Broadmoor Residence / David Coleman Architecture

Broadmoor Residence / David Coleman Architecture

Broadmoor Residence / David Coleman Architecture - Windows, Door, Facade, CourtyardBroadmoor Residence / David Coleman Architecture - FacadeBroadmoor Residence / David Coleman Architecture - ChairBroadmoor Residence / David Coleman Architecture - Door, Facade, ColumnBroadmoor Residence / David Coleman Architecture - More Images+ 18

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Broadmoor Residence / David Coleman Architecture - Windows, Door, Facade, Courtyard
© Steve Keating

Text description provided by the architects. Our design explores the notion of merging building and landscape. The original house, designed in 1956 by a prominent Seattle architect, is located in the private enclave of Broadmoor. It was conceived as a meandering, one-story structure on a pastoral, ½ acre site. The original plan was rather ambiguous, gesturing toward the landscape but never fully embracing it. A 1970’s remodel further eroded the integrity of the plan, resulting in a muddled house with little coherent spatial integrity.

Broadmoor Residence / David Coleman Architecture - Chair
© Steve Keating

Our goal was to clarify the plan, add on where needed to improve livability, merge interior and exterior space where possible, and elevate the feeling-tone of the building. To accomplish that we set in motion a series of interventions that had the effect of better defining access to the house, movement through the house, and the relationship between interior and exterior space. This resulted in a transformation of the whole, elevating the overall quality of the building and landscape, allowing the promise of the original structures and site to be fully realized.

Broadmoor Residence / David Coleman Architecture - Door, Facade, Column
© Steve Keating

From the street, one ascends the original, meandering stone stair from the sidewalk to a new courtyard, defined by building and stone landscape walls. A portion of this courtyard was excavated 30” deep to create space for a long, low window opening into the lower level yoga room, and to allow construction of a bridge between garden and home. This bridge acts as a threshold, a point-of-arrival, and a clean demarcation between public and private space.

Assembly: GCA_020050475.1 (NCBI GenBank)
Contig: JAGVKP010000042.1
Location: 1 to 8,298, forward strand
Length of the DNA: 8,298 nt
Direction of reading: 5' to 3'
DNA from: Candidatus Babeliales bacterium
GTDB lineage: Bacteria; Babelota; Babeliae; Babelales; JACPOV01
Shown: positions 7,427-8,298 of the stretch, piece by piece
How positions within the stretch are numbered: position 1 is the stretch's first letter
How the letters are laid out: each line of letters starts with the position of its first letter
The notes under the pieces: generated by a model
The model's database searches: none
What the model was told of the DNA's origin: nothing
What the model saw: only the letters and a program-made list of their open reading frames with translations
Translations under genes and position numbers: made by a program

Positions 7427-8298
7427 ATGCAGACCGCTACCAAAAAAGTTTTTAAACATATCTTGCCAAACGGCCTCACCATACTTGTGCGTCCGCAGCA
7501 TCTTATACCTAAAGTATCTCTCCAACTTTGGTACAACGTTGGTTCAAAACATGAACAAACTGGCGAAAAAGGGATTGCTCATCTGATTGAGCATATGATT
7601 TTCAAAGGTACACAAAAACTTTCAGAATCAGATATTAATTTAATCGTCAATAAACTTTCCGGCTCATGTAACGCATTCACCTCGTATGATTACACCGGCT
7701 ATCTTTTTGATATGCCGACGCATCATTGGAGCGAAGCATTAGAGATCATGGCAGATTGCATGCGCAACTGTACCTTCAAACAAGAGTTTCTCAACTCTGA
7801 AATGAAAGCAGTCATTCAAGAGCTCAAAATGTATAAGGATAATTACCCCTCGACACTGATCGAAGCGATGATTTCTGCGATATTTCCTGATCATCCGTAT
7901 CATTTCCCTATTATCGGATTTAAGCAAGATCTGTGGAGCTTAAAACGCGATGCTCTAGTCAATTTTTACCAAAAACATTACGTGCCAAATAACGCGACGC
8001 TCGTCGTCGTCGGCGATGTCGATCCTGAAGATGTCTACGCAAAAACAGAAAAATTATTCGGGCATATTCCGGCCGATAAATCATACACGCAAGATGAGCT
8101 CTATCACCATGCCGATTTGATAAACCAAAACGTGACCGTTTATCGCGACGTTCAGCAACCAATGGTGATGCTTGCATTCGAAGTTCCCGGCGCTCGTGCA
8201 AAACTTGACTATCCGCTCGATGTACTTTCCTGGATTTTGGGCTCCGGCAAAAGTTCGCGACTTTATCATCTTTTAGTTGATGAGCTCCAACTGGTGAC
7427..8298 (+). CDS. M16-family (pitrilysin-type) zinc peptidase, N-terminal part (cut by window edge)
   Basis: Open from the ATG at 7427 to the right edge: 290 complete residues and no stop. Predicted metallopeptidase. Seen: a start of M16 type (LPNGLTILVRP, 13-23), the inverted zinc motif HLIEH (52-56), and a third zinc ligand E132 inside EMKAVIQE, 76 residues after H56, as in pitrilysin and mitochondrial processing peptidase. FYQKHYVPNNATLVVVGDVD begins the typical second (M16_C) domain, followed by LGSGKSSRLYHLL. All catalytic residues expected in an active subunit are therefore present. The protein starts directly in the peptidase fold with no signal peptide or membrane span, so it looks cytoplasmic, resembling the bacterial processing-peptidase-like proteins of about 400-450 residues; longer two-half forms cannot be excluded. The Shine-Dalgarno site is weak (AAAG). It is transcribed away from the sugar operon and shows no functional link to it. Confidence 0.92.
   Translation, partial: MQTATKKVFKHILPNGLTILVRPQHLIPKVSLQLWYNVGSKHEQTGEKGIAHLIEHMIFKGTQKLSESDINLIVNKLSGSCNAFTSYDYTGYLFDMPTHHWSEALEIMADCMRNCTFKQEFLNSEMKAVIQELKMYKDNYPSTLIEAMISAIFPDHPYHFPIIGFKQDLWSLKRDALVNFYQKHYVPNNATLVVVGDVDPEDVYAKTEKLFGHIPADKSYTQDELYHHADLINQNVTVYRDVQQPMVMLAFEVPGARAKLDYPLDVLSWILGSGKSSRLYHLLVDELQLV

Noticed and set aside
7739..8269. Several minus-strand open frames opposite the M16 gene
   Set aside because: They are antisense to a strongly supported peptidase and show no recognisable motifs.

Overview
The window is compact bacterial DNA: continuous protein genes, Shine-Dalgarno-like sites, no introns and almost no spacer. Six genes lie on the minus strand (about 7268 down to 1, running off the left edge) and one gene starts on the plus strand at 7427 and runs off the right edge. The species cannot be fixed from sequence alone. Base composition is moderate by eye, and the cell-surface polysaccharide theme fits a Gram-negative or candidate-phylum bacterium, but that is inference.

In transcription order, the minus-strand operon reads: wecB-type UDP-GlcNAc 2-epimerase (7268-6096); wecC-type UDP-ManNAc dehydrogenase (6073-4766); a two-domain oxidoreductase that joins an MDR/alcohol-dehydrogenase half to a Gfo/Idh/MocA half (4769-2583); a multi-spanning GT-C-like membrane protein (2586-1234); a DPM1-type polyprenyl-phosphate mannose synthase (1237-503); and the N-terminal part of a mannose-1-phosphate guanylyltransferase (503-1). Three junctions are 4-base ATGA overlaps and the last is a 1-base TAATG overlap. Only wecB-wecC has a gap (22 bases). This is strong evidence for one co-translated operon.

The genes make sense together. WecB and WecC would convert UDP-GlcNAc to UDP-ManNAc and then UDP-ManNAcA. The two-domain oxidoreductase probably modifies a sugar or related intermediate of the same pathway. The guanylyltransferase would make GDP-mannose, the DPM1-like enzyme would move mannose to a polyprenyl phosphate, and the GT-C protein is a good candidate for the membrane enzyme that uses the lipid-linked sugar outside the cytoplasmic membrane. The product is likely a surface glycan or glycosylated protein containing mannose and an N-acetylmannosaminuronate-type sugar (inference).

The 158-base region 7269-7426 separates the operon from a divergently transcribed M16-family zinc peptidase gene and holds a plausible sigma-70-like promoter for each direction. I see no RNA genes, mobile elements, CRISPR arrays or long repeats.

The interiors are organized around a gallery on the street side of the building. The rooms have a processional quality, opening to one another and to the great outdoors. Most rooms overlook the meadow, located in the back yard. Oversized lift-slide doors and large planes of glass dissolve the line between inside and out and allow free movement, physically and visually.

Broadmoor Residence / David Coleman Architecture - Windows, Door, Beam
© Steve Keating
Floor plan
Broadmoor Residence / David Coleman Architecture - Countertop, Wood, Chair, Beam
© Steve Keating

The plan retains the openness that one expects in a modern home, but also contains a semblance of intimacy that is not expected in such a large, open building. This is accomplished by the insertion of subtle yet effective architectural devices, all lending a more human and approachable scale. Changes in ceiling height, changes in wall and/or flooring material, the insertion of free-standing cabinets, a floor-to-ceiling wall here, a twist and turn in the plan there, all help to create this quality of intimacy.

Broadmoor Residence / David Coleman Architecture - Windows, Door, Facade
© Steve Keating

The master suite retains the openness characteristic of the rest of the plan. One enters rather uniquely into a dressing room, complete with vanities, access to the bath, walk-in closet and sleeping chamber. The bath is conceived as a wet room, and contains a free-standing bathtub that opens onto a private courtyard. The sleeping chamber opens on to the meadow.

Broadmoor Residence / David Coleman Architecture - Door, Windows
© Steve Keating

The children’s wing is located in a 2-story suite, the lower level containing a play/art/work space that opens onto the kitchen and side-entry, complete with a laundry/mud room. An open stair ascends to two bedrooms and a bath, all wrapping around a two-story, light-filled atrium overlooking the play room.

Broadmoor Residence / David Coleman Architecture - Facade
© Steve Keating

The material pallet was kept decidedly simple to create a unified ambiance, reduce visual noise, and minimize distraction to the outdoor views. Sapeli windows and doors provide a warm frame for those garden views; complimentary dark wood floors create continuity, warm gray ceramic tile recalls the concrete slabs on the exterior; clean white plaster ceilings and wall partitions help to maintain brightness on the bleakest days; blackened steel hardware and trims provide contrast and visual interest.

Broadmoor Residence / David Coleman Architecture - Table, Countertop, Chair
© Steve Keating

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Cite: "Broadmoor Residence / David Coleman Architecture" 20 Sep 2018. ArchDaily. Accessed . <> ISSN 0719-8884

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